Spring Into Summer Lawn Care

Most folks in the northern tiers of states have raked and mowed a couple times and are starting to employ summer lawn care methods. This year has been exceptional for early starts on caring for lawns and gardens.

If you haven’t repaired the lawn from winter salt injury, it’s still a good time to repair the damaged grass areas. After a few spring rains or thorough soakings from the hose the soil should be receptive to seeding or sodding.

If seeding, use a grass seed mixture with a higher salt tolerance. Seeds such as Pucinella distans along with other traditional grasses are known to be more tolerant of salt. Fults and Salty are varieties of Pucinella distans and would be listed on the seed label of the container.

All-Natural and Organic NPK Liquid Fertilizers
Our fertilizers and soil amendments will help keep your lawn healthy and thriving all through the summer months. Visit our site and see what’s available!

Basic things to note as you work your lawn this summer:

  • Lawn Length: Around 3″ is good, longer is preferred. Length provides shade to keep roots cool and help keep out weeds.
  • Watering The Grass: Most lawns can use 1″ of water a week. More if you want a lawn that is green and thick. Watering should be adequate to encourage deeper root growth so don’t water too lightly.
  • Fertilizing: Lawns vary in need so check with experts if you’re unsure about how often to fertilize your particular lawn. Different fertilizers are made for different conditions and needs. Follow label instructions and watch your turf closely – the condition will tell you a lot about what it needs.

Where to get information and the right stuff? Eco Lawn & Garden is a good source of products and you can describe your lawn’s condition to us and we will lend our expertise and recommend a course of treatment.

Visit ecolawnandgarden.com to see the full assortment of fine lawn and garden care fertilizers, soil amendments, and other eco-friendly products.

Photo of ‘Boys in Grass’ courtesy of FreeDigitalPhotos.net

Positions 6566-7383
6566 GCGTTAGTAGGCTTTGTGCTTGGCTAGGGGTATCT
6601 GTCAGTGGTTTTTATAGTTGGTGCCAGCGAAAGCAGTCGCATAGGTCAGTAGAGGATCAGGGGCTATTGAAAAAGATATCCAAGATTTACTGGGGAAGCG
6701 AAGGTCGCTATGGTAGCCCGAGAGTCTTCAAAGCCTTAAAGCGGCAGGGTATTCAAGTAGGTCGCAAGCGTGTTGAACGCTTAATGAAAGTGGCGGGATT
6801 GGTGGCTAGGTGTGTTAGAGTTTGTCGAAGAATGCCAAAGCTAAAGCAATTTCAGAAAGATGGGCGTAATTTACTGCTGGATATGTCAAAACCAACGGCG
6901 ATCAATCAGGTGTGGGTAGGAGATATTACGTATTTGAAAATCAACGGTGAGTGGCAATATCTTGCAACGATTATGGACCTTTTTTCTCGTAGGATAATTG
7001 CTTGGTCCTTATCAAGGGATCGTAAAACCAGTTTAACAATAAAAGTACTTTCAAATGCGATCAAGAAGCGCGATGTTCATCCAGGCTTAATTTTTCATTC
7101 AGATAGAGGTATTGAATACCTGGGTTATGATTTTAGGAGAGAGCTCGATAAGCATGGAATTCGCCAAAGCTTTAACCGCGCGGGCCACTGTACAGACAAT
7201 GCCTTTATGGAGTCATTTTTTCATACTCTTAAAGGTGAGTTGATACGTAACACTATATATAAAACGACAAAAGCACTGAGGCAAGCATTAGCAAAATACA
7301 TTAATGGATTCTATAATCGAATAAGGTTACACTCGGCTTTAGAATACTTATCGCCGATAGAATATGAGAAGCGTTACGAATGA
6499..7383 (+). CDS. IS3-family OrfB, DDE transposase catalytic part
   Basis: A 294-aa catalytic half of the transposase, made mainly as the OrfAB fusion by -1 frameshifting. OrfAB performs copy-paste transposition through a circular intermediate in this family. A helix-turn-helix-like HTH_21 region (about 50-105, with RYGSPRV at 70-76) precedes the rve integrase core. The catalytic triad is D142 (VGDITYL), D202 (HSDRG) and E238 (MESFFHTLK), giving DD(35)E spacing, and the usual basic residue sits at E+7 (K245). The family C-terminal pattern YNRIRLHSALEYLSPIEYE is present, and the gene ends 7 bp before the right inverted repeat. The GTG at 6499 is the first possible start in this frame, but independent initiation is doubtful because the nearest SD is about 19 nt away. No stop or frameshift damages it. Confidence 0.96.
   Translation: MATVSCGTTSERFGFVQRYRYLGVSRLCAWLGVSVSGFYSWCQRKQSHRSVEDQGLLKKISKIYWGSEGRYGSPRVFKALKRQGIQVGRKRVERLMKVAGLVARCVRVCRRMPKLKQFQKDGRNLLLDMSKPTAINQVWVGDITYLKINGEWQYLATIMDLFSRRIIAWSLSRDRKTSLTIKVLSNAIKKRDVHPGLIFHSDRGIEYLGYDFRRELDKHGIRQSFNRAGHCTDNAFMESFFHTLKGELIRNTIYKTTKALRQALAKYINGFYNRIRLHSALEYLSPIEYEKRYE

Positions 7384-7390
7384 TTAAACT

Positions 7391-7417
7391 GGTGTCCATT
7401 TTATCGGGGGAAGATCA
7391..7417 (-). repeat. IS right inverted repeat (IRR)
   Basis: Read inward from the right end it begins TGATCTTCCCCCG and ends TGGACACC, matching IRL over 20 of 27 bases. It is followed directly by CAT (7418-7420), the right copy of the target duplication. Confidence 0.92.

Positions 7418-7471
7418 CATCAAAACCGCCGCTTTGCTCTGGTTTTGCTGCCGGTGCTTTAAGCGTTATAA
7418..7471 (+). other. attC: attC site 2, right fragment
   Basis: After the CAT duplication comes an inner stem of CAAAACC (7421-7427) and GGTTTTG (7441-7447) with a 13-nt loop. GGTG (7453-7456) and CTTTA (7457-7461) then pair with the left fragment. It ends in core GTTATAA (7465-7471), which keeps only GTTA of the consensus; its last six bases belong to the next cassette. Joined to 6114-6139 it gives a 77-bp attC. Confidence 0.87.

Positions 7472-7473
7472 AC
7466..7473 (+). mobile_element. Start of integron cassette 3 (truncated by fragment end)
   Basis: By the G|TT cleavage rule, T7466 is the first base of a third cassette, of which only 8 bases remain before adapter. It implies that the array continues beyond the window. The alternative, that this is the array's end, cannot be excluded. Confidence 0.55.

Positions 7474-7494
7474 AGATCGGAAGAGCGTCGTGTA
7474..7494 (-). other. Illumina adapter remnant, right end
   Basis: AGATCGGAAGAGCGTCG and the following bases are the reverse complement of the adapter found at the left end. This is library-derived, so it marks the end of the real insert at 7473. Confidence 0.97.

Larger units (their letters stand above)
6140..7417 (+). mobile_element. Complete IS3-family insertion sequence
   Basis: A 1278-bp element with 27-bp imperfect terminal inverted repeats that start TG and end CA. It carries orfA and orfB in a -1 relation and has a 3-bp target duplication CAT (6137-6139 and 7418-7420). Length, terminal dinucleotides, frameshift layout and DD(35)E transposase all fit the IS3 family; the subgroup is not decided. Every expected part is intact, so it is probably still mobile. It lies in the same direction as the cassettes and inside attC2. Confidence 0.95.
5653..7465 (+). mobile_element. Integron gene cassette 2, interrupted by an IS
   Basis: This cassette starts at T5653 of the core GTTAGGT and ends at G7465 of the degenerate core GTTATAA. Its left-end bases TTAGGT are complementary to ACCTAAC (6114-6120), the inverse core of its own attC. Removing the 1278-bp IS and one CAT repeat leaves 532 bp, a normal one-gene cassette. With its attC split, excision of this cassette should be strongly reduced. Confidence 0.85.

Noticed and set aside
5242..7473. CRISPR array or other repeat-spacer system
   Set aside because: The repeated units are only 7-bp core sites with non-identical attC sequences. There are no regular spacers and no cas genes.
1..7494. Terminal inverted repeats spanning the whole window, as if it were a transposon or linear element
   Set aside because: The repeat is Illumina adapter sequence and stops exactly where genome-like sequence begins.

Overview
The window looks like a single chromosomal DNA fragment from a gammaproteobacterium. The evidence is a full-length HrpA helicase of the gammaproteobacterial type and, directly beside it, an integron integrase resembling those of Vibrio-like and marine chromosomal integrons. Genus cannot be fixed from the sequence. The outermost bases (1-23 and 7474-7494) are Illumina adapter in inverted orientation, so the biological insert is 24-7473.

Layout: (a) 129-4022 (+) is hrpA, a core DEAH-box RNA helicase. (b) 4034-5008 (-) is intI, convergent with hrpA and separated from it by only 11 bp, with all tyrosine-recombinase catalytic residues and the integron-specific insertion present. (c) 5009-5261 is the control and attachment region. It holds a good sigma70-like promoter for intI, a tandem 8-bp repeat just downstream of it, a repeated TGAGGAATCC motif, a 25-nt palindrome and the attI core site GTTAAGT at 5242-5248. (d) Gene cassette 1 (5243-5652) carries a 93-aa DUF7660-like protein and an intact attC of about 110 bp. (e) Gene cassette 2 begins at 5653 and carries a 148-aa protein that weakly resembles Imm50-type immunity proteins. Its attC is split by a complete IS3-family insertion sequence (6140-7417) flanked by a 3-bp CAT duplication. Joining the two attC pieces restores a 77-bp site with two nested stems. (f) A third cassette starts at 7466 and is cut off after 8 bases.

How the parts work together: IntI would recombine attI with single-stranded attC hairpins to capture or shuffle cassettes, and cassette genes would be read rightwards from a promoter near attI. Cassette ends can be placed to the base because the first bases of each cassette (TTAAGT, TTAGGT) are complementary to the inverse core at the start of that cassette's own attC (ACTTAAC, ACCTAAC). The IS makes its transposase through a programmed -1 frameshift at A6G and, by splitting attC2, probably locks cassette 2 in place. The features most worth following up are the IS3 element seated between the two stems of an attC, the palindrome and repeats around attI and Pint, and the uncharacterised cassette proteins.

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Winter In The Northland?


A few things of note today and next week we will talk about the products people are ordering this time of year:

  • Experts say a La Nina weather pattern is giving us this wonderfully mild (for some) winter.

  • The mercury hit 52 degrees on Dec 26 in Minneapolis and on Jan. 10 in St. Paul!

  • Some people and pets are having more than their usual amount of allergy symptoms at this time of the year – cold weather usually eliminating a lot of things that cause itching and scratching. If this is true for your animals then a trip to the vet or another flea treatment might be in order.

  • A friend mentioned an invasion of those little black sweet ants they had just after the warm weather of Christmas. Warm weather wakes some things up. We suggested using a borax bait inside, outside applications in the spring might use our eco-friendly Wipeout. The small attachment to the vacuum cleaner is always fun but doesn’t get at the ants in the nest.

  • Some communities have put road restrictions on early in efforts to avoid excessive wear and tear on the roads due to the way the warm weather has affected ground frost patterns.

  • The coldest portion of winter has already passed us by so don’t feel guilty turning the thermostat up a time or two – the gas company may need our support! .

  • Ice fishing hasn’t been typically safe and other winter activities have declined this winter. Do what you can to support businesses that depend on winter for their livelihood. Maybe spend a weekend up north just hanging out!

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Getting A Garden Ready For Winter

Now is the time to ready the garden for hibernation! There are still some things to do before curling up by the fire for the winter!

Here are a few basic things to do:

— Dig-up Tender Plants or Take Cuttings

  • Plants that die back at the first frost can be stored or kept going for replanting in the spring. This would include mums, gladiolas, dahlias, annual geraniums, and lots more.

    All-Natural and Organic Soil Supplements
    Many natural and organic liquid fertilizers and soil amendments help your lawn through the winter. Visit our site and see what’s available!

    — Clean and Put Away Tools and Machinery

  • This is the best time to clean up and make sure all your tools are ready for the spring that will surely come. Clean and oil moving parts, get dirt off shovels and hand-tools. You know the drill! You will be glad you did and your tools will work well for you next time you need them.

    — Shape Up Garden Borders and Plots

  • Get rid of dead plant material to have a clean slate in the spring. One last tilling will help get organic matter into the soil and don’t forget to put a thick layer of mulch over the entire plot.
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    Leaves, Leaves and More Leaves!

    Does every leaf have to be gone? Where can I put them to good use?

    A few leaves won’t hurt the lawn but too many, expecially matted leaves will kill the grass over the winter.

    In gardens and flower beds there needs to be consideration for how thick you will put the leaves. Leaves tilled into a garden plot are different than putting a thick matt of leaves on ground covers and perennial gardens. Too many leaves can hold needed moisture from the soil. There are various opinions on this but unless you are protecting things that need protecting you’re probably just storing up work for the spring.

    All-Natural and Organic Soil Supplements